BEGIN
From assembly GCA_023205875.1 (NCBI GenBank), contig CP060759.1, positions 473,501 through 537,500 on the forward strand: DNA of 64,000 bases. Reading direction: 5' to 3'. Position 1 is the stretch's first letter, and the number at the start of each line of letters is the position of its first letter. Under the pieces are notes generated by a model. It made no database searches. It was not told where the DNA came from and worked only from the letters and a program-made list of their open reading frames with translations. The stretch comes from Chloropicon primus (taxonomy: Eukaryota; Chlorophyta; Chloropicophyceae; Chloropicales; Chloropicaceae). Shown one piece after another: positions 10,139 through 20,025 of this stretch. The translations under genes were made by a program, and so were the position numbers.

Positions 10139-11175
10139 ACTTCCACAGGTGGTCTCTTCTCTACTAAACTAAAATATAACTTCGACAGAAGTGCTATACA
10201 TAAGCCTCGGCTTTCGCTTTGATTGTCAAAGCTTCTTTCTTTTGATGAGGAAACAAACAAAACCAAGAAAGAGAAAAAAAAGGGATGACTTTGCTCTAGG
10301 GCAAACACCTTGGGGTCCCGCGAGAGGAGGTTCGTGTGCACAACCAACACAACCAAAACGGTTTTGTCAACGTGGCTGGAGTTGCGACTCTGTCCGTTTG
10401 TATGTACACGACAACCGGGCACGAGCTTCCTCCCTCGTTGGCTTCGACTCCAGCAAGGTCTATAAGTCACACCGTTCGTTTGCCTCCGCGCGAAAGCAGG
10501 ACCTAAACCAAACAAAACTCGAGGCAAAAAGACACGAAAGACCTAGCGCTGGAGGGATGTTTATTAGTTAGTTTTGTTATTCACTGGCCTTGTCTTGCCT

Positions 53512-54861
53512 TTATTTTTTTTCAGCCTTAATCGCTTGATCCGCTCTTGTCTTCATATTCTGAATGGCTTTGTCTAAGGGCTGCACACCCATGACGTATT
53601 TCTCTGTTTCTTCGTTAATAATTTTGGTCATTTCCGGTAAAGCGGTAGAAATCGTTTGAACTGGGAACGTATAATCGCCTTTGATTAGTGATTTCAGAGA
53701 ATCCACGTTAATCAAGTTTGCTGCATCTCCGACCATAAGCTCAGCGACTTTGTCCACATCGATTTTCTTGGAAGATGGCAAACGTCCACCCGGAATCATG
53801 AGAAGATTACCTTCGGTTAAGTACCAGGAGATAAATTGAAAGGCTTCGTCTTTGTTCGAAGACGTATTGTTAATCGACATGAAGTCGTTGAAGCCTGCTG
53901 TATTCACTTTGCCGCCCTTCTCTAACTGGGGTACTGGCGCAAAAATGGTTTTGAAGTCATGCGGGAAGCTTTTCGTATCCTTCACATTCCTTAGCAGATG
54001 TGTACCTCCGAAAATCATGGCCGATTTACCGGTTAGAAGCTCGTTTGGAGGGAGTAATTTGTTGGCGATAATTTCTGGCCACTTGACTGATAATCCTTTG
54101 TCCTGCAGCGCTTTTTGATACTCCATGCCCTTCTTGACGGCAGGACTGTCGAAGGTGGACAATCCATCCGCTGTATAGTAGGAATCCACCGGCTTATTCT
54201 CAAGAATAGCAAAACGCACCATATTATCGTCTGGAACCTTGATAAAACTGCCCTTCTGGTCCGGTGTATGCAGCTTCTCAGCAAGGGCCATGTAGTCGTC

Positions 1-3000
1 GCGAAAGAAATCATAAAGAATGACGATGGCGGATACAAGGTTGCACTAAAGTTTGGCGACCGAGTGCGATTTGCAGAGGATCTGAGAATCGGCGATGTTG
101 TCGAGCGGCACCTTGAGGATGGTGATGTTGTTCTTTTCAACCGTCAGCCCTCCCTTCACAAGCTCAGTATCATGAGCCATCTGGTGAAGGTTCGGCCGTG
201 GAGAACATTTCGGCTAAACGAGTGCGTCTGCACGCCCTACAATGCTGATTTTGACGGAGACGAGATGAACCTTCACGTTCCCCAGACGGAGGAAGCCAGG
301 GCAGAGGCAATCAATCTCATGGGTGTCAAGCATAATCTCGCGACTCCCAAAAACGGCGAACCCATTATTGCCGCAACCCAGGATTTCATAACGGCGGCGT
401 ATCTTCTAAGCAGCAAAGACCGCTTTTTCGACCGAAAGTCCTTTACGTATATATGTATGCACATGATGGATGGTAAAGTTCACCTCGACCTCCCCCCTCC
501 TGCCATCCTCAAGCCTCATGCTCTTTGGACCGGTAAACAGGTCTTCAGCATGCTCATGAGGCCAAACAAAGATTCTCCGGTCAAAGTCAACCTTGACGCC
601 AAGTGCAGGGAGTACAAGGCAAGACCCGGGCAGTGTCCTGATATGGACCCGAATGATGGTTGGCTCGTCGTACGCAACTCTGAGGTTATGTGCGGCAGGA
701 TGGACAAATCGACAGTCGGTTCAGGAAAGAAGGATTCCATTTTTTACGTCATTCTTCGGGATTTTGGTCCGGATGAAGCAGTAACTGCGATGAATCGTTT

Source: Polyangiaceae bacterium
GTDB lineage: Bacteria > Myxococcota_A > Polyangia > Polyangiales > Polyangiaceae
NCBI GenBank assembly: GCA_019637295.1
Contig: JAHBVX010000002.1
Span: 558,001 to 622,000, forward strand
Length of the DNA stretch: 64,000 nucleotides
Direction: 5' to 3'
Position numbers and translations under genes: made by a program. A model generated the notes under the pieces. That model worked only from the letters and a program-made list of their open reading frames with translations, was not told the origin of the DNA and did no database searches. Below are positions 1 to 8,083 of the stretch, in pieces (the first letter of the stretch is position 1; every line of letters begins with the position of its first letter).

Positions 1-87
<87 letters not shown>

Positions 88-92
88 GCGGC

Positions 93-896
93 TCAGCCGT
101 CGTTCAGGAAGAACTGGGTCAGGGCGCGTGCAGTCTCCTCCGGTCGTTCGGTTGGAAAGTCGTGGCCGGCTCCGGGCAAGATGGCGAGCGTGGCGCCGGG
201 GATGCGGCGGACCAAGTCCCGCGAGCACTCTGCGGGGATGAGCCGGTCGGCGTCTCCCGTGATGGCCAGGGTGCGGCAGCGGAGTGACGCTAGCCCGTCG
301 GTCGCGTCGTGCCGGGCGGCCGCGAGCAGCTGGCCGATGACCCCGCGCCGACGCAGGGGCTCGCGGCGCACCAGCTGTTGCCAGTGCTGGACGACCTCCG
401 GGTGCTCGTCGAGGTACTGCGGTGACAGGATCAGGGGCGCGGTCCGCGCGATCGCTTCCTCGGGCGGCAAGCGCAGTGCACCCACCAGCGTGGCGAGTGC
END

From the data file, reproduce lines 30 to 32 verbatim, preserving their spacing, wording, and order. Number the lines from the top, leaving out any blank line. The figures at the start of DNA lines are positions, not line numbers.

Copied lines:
Span: 558,001 to 622,000, forward strand
Length of the DNA stretch: 64,000 nucleotides
Direction: 5' to 3'